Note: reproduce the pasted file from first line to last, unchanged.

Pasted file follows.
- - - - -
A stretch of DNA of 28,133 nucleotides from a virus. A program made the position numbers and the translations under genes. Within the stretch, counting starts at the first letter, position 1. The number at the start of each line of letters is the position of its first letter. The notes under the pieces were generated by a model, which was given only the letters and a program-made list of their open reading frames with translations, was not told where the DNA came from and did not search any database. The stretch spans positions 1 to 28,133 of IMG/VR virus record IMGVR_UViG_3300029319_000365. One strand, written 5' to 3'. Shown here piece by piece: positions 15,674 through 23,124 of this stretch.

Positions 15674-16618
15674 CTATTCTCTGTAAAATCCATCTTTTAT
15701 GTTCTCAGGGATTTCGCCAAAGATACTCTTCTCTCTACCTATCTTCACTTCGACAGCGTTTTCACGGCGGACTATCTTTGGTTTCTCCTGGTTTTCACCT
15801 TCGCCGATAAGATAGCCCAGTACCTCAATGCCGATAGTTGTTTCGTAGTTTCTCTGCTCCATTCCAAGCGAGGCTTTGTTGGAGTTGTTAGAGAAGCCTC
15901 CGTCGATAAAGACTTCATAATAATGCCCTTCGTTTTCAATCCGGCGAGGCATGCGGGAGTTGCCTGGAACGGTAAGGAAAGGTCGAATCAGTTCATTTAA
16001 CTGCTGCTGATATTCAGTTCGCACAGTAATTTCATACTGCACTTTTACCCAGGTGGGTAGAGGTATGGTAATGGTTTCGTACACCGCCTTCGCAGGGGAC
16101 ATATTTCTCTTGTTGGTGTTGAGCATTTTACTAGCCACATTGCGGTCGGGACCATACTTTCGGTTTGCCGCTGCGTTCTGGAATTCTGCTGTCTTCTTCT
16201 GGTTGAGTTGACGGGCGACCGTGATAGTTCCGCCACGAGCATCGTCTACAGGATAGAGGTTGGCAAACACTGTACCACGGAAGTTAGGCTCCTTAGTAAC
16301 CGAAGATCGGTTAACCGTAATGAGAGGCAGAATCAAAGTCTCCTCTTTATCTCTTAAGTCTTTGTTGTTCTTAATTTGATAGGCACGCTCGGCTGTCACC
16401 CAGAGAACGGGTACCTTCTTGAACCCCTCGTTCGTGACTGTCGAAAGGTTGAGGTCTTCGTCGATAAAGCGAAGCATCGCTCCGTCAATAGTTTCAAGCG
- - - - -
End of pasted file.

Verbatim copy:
A stretch of DNA of 28,133 nucleotides from a virus. A program made the position numbers and the translations under genes. Within the stretch, counting starts at the first letter, position 1. The number at the start of each line of letters is the position of its first letter. The notes under the pieces were generated by a model, which was given only the letters and a program-made list of their open reading frames with translations, was not told where the DNA came from and did not search any database. The stretch spans positions 1 to 28,133 of IMG/VR virus record IMGVR_UViG_3300029319_000365. One strand, written 5' to 3'. Shown here piece by piece: positions 15,674 through 23,124 of this stretch.

Positions 15674-16618
15674 CTATTCTCTGTAAAATCCATCTTTTAT
15701 GTTCTCAGGGATTTCGCCAAAGATACTCTTCTCTCTACCTATCTTCACTTCGACAGCGTTTTCACGGCGGACTATCTTTGGTTTCTCCTGGTTTTCACCT
15801 TCGCCGATAAGATAGCCCAGTACCTCAATGCCGATAGTTGTTTCGTAGTTTCTCTGCTCCATTCCAAGCGAGGCTTTGTTGGAGTTGTTAGAGAAGCCTC
15901 CGTCGATAAAGACTTCATAATAATGCCCTTCGTTTTCAATCCGGCGAGGCATGCGGGAGTTGCCTGGAACGGTAAGGAAAGGTCGAATCAGTTCATTTAA
16001 CTGCTGCTGATATTCAGTTCGCACAGTAATTTCATACTGCACTTTTACCCAGGTGGGTAGAGGTATGGTAATGGTTTCGTACACCGCCTTCGCAGGGGAC
16101 ATATTTCTCTTGTTGGTGTTGAGCATTTTACTAGCCACATTGCGGTCGGGACCATACTTTCGGTTTGCCGCTGCGTTCTGGAATTCTGCTGTCTTCTTCT
16201 GGTTGAGTTGACGGGCGACCGTGATAGTTCCGCCACGAGCATCGTCTACAGGATAGAGGTTGGCAAACACTGTACCACGGAAGTTAGGCTCCTTAGTAAC
16301 CGAAGATCGGTTAACCGTAATGAGAGGCAGAATCAAAGTCTCCTCTTTATCTCTTAAGTCTTTGTTGTTCTTAATTTGATAGGCACGCTCGGCTGTCACC
16401 CAGAGAACGGGTACCTTCTTGAACCCCTCGTTCGTGACTGTCGAAAGGTTGAGGTCTTCGTCGATAAAGCGAAGCATCGCTCCGTCAATAGTTTCAAGCG